While identifying as a man has the potential to increase your premium, it depends on your situation.
For example, where you live can affect whether your car insurance company considers gender. As of this article's publish date, seven states ban using gender as a factor in determining car insurance: California, Hawaii, Massachusetts, Michigan, Montana, North Carolina and Pennsylvania. And the practice is still under scrutiny elsewhere. In particular, consumers often feel like it's a practice based on discrimination.
It would be easier for people to accept gender's impact on car insurance rates if there was a reason for it. Or if every insurer followed the same pricing rules. But according to the Insurance Journal, multiple car insurance companies in California were examined before the state banned using gender for car insurance ratings.
When the California insurance department looked at how gender factored in, there was no consistency across the corporations. Sometimes women pay more than similarly positioned men, and sometimes they don't. In the same vein, you won't find a rule of thumb anywhere across the U.S. As a result, how much gender statistics influence your rate depends more on the insurer than on data.
Men vs. Women: Car Insurance Rates
You don't receive one permanent premium price because of your gender. Rates fluctuate all the time, especially insurance rates by age.
Anyone who has a history of holding car insurance has seen their costs shift throughout the years. For example, consider the prices changes made to your own policy over time.
When you first purchased car insurance from them, you might have lived in a safe area, drove very little, and had no previous traffic violations. Back then, your car insurance premium was probably cheaper. But then it came time to renew your policy. Maybe you got into an at-fault collision and started commuting to work, increasing the amount you drive, at some point. So, your premium increased to compensate for those new risks.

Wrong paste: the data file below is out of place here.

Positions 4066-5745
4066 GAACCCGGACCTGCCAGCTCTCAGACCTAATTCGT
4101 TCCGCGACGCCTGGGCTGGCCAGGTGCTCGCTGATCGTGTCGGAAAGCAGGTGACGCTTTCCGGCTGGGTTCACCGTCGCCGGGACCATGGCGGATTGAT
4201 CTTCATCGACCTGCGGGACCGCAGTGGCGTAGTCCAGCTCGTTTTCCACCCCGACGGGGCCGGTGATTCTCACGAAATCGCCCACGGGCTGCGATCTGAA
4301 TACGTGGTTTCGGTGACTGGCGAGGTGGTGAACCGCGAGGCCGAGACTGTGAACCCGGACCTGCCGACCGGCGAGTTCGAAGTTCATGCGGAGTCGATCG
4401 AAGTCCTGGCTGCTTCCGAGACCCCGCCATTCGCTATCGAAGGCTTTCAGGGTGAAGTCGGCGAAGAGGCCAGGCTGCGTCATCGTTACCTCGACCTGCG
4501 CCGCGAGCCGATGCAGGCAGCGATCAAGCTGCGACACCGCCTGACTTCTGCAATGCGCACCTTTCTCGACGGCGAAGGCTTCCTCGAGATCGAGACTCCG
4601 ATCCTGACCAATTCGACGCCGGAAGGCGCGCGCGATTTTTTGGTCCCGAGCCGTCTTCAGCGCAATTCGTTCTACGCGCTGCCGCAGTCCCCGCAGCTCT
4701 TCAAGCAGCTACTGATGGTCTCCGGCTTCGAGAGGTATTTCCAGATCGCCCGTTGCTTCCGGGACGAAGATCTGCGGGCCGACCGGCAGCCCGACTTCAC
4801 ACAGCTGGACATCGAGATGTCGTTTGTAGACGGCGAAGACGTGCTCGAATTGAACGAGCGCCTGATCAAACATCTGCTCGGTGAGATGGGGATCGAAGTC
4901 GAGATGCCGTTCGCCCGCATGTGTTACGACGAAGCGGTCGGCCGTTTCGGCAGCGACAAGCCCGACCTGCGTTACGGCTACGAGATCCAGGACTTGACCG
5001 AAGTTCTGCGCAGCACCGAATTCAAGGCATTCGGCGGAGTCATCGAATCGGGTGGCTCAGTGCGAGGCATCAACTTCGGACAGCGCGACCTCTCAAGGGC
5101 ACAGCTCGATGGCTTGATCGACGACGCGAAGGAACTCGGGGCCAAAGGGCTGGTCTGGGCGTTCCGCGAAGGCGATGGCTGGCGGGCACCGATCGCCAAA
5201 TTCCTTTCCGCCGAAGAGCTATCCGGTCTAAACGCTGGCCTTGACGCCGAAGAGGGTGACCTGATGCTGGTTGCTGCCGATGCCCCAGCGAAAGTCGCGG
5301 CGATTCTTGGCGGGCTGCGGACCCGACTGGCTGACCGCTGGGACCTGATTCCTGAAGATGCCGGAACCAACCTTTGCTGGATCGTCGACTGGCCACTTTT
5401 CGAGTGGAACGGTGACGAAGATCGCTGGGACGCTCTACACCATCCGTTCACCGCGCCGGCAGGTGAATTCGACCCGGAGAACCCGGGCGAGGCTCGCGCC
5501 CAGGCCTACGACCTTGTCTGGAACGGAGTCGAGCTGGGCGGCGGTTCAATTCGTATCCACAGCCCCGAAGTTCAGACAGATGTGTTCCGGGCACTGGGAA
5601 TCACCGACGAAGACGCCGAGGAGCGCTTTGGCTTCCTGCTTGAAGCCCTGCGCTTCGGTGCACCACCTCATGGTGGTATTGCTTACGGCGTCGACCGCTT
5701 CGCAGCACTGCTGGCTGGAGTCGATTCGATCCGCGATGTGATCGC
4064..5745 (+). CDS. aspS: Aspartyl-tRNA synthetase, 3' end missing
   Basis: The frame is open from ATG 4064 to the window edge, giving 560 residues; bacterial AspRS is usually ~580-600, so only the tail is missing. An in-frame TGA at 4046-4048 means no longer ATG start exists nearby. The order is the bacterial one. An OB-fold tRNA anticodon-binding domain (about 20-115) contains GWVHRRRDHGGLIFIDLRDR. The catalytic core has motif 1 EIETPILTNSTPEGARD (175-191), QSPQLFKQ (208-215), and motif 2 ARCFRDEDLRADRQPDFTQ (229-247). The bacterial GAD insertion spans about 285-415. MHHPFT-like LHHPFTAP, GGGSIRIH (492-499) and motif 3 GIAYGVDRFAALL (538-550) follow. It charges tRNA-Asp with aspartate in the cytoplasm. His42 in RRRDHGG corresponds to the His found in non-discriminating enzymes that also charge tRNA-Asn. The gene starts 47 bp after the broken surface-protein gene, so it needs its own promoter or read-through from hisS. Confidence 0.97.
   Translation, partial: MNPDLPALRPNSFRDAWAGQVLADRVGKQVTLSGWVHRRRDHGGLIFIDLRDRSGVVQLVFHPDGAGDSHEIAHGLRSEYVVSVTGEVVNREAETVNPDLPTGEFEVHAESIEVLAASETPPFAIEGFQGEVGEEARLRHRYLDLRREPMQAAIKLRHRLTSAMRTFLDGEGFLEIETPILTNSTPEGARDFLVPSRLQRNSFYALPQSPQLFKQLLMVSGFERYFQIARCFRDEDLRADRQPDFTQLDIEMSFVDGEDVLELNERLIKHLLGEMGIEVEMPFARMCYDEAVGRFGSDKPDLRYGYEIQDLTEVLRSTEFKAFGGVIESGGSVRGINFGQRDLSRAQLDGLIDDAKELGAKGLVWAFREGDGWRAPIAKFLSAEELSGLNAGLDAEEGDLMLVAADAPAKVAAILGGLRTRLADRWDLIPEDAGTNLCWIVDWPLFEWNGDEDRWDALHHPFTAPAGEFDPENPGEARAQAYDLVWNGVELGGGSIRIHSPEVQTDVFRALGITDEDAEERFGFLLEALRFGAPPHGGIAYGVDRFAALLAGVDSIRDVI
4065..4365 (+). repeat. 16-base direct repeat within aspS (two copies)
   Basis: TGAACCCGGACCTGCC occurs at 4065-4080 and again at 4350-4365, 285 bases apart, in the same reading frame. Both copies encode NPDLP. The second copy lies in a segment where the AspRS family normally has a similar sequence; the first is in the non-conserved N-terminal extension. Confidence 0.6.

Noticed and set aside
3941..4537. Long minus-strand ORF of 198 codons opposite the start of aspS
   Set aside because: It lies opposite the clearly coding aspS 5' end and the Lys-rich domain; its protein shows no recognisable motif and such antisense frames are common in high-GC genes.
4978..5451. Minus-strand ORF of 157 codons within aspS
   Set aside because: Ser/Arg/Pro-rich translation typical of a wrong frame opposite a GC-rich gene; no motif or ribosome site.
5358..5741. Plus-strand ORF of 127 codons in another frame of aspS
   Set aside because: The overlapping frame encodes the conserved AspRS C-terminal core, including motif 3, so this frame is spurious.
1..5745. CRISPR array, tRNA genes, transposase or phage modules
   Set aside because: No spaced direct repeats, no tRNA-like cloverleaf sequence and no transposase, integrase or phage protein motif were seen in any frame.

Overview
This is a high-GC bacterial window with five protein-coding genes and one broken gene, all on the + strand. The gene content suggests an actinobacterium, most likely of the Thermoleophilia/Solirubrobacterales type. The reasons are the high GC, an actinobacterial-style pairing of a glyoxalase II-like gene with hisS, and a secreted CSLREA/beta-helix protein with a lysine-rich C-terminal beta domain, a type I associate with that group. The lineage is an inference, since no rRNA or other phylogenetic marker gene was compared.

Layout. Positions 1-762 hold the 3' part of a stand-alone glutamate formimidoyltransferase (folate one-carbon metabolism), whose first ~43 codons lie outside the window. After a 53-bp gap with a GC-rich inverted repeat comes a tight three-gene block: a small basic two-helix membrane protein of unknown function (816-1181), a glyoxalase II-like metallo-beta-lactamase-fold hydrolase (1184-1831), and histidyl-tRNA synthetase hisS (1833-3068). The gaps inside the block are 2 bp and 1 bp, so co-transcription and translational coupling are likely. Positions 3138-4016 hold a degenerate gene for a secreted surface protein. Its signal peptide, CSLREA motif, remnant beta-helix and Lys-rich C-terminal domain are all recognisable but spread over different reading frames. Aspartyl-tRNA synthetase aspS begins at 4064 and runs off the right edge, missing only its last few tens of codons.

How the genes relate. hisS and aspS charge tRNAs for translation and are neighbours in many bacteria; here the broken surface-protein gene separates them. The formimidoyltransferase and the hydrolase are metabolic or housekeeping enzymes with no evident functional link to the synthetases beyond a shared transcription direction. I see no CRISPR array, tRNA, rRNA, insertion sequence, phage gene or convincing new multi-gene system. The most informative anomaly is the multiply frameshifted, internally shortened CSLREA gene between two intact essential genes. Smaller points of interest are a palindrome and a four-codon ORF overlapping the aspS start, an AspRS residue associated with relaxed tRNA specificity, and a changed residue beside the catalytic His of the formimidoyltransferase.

Likewise, the cost of your insurance coverage for your policy will change.
Statista claims that young men face much higher insurance costs in the U.S. than women of the same age. The national average car insurance rates for 18-year-old male vary but usually the rate is approximately $7,762 for their yearly premium. In contrast, the average car insurance rates for an 18-year-old female varies as well but tends to hover around $7,030. Part of that is because young male drivers are more likely to speed or otherwise drive recklessly than their female counterparts.
The difference in rates can change drastically as both groups age. The Pew Charitable Trusts 2019 data studied auto insurance premium costs according to gender and three age groups: 20, 40, and 60.
Despite male drivers' tendency towards collisions, women in both the 40- and 60-year-old age groups experience increased premiums. Sometimes the difference was as low as 1% and as high as 16%.
So, young male drivers may deal with high premiums at the start of their driving careers. However, over time, women pay more on average as they age. So, you can see that age and gender play a big role in insurance rates.
Ways All Drivers Can Lower Auto Insurance Rates
Filing insurance claims for an at-fault accident raises your premium rate across the insurance industry for male and female drivers alike so avoid an accident at all cost.